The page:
October 10, 2012, 8:30 AM — If you believe the rumors, today is the day that Apple will be sending out invitations to a press event on October 17th. That press event will be to introduce the iPad Mini.
But more interesting to me right now is the arrival of some Windows 8 tablets and hybrids. From what I'm seeing the Windows 8 'mobile' ecosystem is going to be wildly diverse, offering everything from pure tablets to what are basically laptops with touch screens and clever hinges. We'll see if that's a good strategy or not; Apple seems to thrive on offering very few options to its users and we'd seen Android's diversity work against it to some extent.
For today let's focus on the offerings of two companies: Acer and Lenovo. Acer has showed us two Windows 8 tablets thus far. The Iconia W510 starts at $500 which gets you a 1.5 Ghz dual-core Intel Clover Trail Atom Z2760 chip driving a 10.1" 1366 x 768 display, 2 GB of RAM and 32 GB of storage. $500 is for just the tablet; there's an optional keyboard dock that Acer hasn't priced yet. But if you want to spend $750 you can get a 64 GB W510 that comes with the dock. Given the traditional "an additional $100 doubles the storage" pricing of tablet vendors, we'll guess that the dock is going to cost in the range of $150. The W510 weighs 1.3 lbs and runs for 8 hours without the dock. With the dock (which has a 2nd battery) you double both the weight and the run time.
If you want more power, Acer also will be offering the W700. The 11.6", 1080P (1920 x 1080) W700 starts at $800 which gets you a 1.8 Ghz Intel Ivy Bridge i3 CPU with an integrated Intel HD 4000 GPU, 4 GB RAM and 64 GB of storage. It comes with a cradle and a bluetooth keyboard but those are two discrete items; the W700 doesn't have the 'laptop mode' that the W510 with keyboard dock offers. The W700 should also run for 8 hours on a charge. The big downside here is the weight: 2.3 lbs for just the tablet. You're going to be using that cradle regularly, I think. You can bump up the capabilities of the W700 by spending $900 to replace the i3 with a 1.8 Ghz i5, or $1000 for the i5 and 128 GB of storage.
Now let's move on to Lenovo which announced four Windows 8 devices yesterday. First up is the Lenovo IdeaTab Lynx, which is the closest of the four to a traditional tablet and quite similar to the Acer W510. The $600 Lynx is an 11.6" tablet with a 1366x768 display running a 1.8 Ghz Clover Trail Atom processor. It comes with 2 GB of RAM, 32 GB of storage and weighs 1.41 lbs. Once again we're looking at 8 hours of tablet time, or 16 with the optional $150 keyboard dock.
Next up is the ThinkPad Twist. The Twist is more laptop than tablet, but you can open the 12.5" 1366×768 screen all the way and twist it around to cover the keyboard if you like. $850 gets you an i3 CPU with Intel HD 4000 integrated GPU, but this model comes with a traditional (320 GB) hard drive. The Twist offers a slew of options; you can upgrade the drive to a 500 GB traditional unit or a 128 SSD. You can take the CPU to an i5 or i7, and RAM configurations run up to 8 GB. The Twist weight 3.5 lbs.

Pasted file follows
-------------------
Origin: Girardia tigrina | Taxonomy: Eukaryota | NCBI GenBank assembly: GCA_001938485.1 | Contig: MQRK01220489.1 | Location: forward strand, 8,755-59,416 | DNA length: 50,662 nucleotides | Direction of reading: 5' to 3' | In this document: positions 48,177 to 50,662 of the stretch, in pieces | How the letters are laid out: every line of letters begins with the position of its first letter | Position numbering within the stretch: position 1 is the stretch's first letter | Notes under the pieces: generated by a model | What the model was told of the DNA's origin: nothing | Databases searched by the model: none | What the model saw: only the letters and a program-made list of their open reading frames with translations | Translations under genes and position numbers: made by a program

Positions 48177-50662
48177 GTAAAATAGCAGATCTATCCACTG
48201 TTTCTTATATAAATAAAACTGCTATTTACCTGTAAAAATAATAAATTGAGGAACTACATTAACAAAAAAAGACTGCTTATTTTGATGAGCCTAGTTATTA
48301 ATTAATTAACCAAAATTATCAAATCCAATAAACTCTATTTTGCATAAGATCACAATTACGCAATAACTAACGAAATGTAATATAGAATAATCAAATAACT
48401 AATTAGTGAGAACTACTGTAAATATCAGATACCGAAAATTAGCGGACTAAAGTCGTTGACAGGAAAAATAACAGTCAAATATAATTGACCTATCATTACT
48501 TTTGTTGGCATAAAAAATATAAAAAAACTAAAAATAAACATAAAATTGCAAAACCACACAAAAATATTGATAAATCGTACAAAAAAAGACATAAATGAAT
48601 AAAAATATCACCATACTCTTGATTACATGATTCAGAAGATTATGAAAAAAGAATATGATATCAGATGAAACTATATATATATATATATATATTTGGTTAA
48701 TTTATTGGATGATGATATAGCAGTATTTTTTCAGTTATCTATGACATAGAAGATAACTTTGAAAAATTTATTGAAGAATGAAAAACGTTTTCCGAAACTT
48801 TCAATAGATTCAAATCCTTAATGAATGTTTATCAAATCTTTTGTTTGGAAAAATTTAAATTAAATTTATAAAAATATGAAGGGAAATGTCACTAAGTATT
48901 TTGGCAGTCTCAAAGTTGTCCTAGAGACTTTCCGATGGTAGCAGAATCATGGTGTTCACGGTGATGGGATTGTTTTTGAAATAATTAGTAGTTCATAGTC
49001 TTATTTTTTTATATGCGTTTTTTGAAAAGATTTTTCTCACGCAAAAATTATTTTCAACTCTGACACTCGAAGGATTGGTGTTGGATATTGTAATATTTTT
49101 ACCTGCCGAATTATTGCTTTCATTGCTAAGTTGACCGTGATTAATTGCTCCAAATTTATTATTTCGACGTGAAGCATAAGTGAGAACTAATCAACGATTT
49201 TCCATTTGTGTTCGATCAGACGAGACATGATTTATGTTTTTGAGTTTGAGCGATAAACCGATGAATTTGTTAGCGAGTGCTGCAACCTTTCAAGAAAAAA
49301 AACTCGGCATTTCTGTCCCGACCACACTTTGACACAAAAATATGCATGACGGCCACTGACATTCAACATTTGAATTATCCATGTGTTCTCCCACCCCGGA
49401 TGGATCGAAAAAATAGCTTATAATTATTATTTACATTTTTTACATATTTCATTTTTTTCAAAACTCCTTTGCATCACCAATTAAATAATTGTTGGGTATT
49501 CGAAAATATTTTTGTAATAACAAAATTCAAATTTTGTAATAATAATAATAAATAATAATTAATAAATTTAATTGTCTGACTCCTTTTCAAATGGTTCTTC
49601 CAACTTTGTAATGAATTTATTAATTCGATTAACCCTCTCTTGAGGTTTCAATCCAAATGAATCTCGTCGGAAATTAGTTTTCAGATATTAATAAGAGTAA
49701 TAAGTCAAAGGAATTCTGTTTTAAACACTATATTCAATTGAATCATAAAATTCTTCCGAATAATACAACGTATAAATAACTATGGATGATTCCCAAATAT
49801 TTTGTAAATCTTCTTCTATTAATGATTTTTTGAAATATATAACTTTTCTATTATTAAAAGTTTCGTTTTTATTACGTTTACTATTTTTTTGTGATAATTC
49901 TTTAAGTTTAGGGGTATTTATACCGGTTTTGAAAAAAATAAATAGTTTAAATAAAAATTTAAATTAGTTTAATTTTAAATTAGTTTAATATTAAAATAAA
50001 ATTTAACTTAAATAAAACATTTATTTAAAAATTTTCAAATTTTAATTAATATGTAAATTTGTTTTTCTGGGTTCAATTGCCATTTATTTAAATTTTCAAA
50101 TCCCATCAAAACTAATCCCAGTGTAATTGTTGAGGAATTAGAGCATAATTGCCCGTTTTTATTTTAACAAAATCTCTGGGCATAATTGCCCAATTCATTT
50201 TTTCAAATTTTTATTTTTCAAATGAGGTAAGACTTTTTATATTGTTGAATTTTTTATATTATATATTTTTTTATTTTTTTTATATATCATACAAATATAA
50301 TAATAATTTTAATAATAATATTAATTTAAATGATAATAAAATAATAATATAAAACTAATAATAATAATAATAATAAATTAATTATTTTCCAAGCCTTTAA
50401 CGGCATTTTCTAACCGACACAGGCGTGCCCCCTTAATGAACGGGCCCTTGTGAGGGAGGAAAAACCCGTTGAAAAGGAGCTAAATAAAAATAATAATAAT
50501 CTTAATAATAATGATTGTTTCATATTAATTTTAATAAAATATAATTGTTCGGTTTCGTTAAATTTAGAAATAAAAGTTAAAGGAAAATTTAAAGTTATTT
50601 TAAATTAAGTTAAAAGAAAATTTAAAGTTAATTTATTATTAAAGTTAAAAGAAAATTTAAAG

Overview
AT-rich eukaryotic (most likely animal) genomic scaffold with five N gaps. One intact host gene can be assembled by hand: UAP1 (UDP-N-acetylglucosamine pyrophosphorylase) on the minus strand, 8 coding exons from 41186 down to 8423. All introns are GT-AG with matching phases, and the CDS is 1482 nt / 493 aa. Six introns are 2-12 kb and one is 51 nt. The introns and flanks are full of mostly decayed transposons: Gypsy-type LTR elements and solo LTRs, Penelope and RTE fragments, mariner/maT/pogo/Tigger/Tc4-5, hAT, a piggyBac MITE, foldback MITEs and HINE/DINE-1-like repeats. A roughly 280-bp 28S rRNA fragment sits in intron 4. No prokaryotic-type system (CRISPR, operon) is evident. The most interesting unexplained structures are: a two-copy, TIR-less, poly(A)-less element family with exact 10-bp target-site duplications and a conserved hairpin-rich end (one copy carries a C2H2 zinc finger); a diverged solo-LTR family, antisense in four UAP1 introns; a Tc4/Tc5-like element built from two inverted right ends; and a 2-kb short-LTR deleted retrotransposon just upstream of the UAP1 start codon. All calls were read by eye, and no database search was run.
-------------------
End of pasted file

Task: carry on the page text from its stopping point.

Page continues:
Last up for now are the Lenovo IdeaPad Yoga 11 & 13. Both have a laptop form-factor where the display opens a full 360 degrees and the design is such that the keyboard half acts as a stand for when you want to use the Yoga as a tablet (they call this 'tent mode'). The Yoga 11 is a Windows RT (all the rest of the devices mentioned today run the full version of Windows 8) device running a quad-core Nvidia Tegra 3 processor. $800 gets you an 11.6" (1366x768) screen and 2 GB of RAM. Lenovo says the Yoga 11 includes 'up to 64 GB' of storage; it isn't clear how much $800 gets you. The Yoga 11 runs 13 hours on a charge and weighs 2.8 lbs.
The Yoga 13 is quite an upgrade from the 11. First of all you get the full Windows 8 experience and as the name implies, a 13" screen (13.3" actually, 1600×900). Inside is an Intel Core i5 or i7 with an integrated Intel HD 4000 GPU. Prices start at $1100 and the Yoga 13 can be configured with up to 8 GB RAM and up to 256 GB of storage (via SDD). Battery life is about 7 hours and the weight is 3.4 lbs.
So that's a lot of verbiage about the Windows 8 tablet/hybrid devices coming from just two manufacturers. You can imagine how flooded the market is going to be once the supply stream is really up and running. I'm guessing that the Windows 8 audience is going to gravitate towards systems like the Yoga series: primarily laptops with touch screens that can be used as media consumption devices during non-office hours (flip the Yoga's screen open 290 degrees or so, set it on a table keyboard side down and you've got a nice movie watching device).
For the pure Windows 8 tablet market to take off I think we need some maturation of the Metro app ecosystem first; cheaper tablets running Windows RT and a rich library of apps would be nice to see.
Anything here catch your eye? If I had to pick one of these devices, I think I'd go with the Acer W700 and that high resolution screen. Wish it were a bit lighter though. How about you? Leave a comment!
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